Treatment / Management

Following confirmation or suspicion of the diagnosis of jejunoileal atresia, preoperative management includes decompression with a nasogastric tube, fluid and electrolyte resuscitation, and intravenous broad-spectrum antibiotics in the event of perforation or evidence of infection. 

The surgical approach depends on the location of the lesion, the anatomy, intraoperative condition, and the remaining bowel length.[7] The most common technique is resection of proximal dilated and atretic bowel with primary end to end anastomosis with or without tapering enteroplasty of the proximal bowel.[36][10][37] The decision for a temporary ileostomy is individualized and is performed when there is questionable bowel viability, significant size discrepancy between proximal and distal bowel or intestinal perforation.[7][6][38] Surgery can be laparoscopic-assisted or open, and the decision for the surgical approach depends on the surgeon's preference, the patient's presentation, and anatomy. In a laparoscopic-assisted approach, the bowel is exteriorized through the umbilical incision and returned into the abdominal cavity after primary anastomosis. In open surgery, traditional transverse supra- or infraumbilical incisions are used; however, a circumumbilical incision is found to be cosmetically better while producing the same outcomes as the transverse abdominal incisions.[39] One of the retrospective studies reported shorter operative time, time to start, and time to full enteral feedings in the laparoscopic-assisted approach compared to open surgery. Still, there were no differences in postoperative complications, morbidity, or mortality between the two groups.[38][20] However, if the proximal small bowel is significantly distended, laparoscopy has limited utility as the neonatal bowel can be exteriorized through a significantly small incision. 

Two specific caveats are the child with multiple segmental atresias and the child with the atretic lesions separated by a short segment. Primary surgical repair is usually performed for multiple atresias to preserve bowel length (generally with a proximal protective diversion to allow the numerous distal anastomosis time to heal). In patients with the atresia separated by a very short segment, resection of the short atresia with primary anastomosis is advocated to decrease the number of intestinal anastomoses, provided the patient has sufficiently normal intestinal length.

Differential Diagnosis

Conditions such as intestinal malrotation with midgut volvulus, internal hernia, congenital small left colon syndrome, Hirschsprung disease, meconium ileus, colonic atresia presents with signs and symptoms of bowel obstruction similar to jejunoileal (JIA). Many patients with malrotation may be asymptomatic but are at increased risk of midgut volvulus. Volvulus can present at any age but are seen in 30% of children less than one-month-old.[40] Both volvulus and JIA presents with emesis, and malrotation is excluded using upper gastrointestinal series. Most presentations of Hirschsprung’s disease are seen during the neonatal period with signs and symptoms of intestinal obstruction or persistent abdominal obstruction following surgical anastomosis of small bowel at the JIA site. Contrast enema and rectal biopsy are utilized to exclude Hirschsprung disease from other causes of intestinal obstruction. In cystic fibrosis patients, meconium ileus is an important cause of intestinal obstruction similar in presentation to JIA. Like JIA, prenatal screening for cystic fibrosis and prenatal ultrasound findings with evidence of meconium ileus should trigger early workup and management to minimize complications associated with cystic fibrosis.[41]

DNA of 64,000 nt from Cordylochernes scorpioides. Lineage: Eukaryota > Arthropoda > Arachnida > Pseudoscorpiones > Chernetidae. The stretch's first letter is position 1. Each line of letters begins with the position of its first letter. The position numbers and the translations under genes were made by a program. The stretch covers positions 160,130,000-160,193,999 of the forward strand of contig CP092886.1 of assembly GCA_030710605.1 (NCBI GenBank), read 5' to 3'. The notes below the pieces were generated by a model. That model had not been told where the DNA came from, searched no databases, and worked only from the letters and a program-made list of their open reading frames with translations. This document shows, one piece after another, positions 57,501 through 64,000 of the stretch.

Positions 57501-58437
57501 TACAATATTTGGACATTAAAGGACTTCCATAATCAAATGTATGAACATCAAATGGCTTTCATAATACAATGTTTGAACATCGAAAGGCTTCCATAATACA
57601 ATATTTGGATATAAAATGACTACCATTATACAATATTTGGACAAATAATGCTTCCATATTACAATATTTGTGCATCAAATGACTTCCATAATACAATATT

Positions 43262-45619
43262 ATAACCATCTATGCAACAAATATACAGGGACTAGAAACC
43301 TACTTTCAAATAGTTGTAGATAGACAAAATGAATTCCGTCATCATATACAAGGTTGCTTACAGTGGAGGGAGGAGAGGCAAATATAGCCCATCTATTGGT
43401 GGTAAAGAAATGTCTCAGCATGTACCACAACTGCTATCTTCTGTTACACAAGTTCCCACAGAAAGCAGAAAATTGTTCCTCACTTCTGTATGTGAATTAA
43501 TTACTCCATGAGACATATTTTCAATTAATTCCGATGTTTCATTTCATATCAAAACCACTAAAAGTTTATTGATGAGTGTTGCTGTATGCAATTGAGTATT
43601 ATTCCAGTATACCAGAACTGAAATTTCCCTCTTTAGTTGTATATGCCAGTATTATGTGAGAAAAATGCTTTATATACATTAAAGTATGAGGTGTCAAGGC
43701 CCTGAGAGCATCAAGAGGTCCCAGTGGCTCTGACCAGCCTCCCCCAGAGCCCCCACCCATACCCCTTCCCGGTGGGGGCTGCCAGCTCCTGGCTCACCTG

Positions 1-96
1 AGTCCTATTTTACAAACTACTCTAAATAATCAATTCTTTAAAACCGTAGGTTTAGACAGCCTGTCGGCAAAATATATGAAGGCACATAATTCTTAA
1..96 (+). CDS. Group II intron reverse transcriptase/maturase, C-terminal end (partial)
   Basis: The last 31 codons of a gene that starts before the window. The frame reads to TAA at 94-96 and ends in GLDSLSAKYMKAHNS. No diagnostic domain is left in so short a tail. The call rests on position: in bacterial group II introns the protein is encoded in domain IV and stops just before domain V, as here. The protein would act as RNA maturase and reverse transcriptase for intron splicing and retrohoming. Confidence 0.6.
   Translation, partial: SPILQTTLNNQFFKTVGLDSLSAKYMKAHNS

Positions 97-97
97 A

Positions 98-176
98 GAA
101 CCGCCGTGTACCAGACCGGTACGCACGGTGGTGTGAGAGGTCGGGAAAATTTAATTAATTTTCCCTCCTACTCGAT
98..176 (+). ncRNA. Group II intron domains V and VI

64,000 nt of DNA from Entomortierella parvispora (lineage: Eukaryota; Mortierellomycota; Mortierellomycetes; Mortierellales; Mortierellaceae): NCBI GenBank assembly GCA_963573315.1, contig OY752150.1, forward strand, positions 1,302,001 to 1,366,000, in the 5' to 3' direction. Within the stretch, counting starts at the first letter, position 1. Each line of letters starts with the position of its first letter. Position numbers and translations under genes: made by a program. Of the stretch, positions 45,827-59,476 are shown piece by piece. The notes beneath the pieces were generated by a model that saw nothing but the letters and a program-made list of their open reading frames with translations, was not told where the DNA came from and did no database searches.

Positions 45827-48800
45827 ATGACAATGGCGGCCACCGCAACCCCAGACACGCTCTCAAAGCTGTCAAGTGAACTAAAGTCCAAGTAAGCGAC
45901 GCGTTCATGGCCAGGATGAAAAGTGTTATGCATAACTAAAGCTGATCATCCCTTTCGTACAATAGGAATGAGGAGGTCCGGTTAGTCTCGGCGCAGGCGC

Prognosis

The mortality for patients with jejunoileal atresia (JIA) has approached zero over the past several years.[31] Advancement in pediatric anesthesia, surgical technique, and total parenteral nutrition has been credited with reduced morbidity and mortality. The prognosis of JIA depends on the presence of short bowel syndrome (SBS) with intestinal length less than 25cm, requiring long-term parenteral nutrition.[6] The risk for SBS is more in patients with type III and type IV JIA. JIA is responsible for about 10% of intestinal failure, and the two most popular bowel lengthening procedures are serial transverse enteroplasty procedure (STEP) and longitudinal intestinal lengthening procedure (LILT).[6] SBS and cardiac anomalies have been largely responsible for morbidity and mortality.[18][2]

In type IIIb JIA, poor outcomes are associated with prematurity, low birth weight, and associated anomalies.[20] Type IV (multiple-segment atresia) is associated with dysfunction of the central nervous symptoms in 25% of nonfamilial cases and severe immunodeficiency linked to a mutation in the tetratricopeptide repeat domain-7A (TTC7A) gene.[42][43][44] The familial form of type IV is fatal and is associated with prematurity and reduced intestine length.[45][46] 

Complications

Postoperative complications include sepsis and anatomic leak with the varying rate among studies and the reported rate of 5% to 8% and 5% to 7% respectively in two of the retrospective studies.[6] Other important complications include adhesive bowel obstruction and short bowel syndrome (SBS). SBS is one of the major complications with a prolonged hospital stay, more feeding problems, increased rate of infection, morbidity, and mortality compared to patients without SBS.[6]

Postoperative and Rehabilitation Care

While awaiting the return of bowel function, intravenous hydration and decompression with a nasogastric or orogastric tube are continued. Enteral feeding is started with the return of bowel function, and the feeding rate is advanced as tolerated until goal feed rate is achieved. Oral intake is resumed when the patient is awake and able to suck. In some select patients, parental nutrition is started in the immediate postoperative period, while some patients will require parenteral nutrition later in the postoperative course due to prolonged ileus.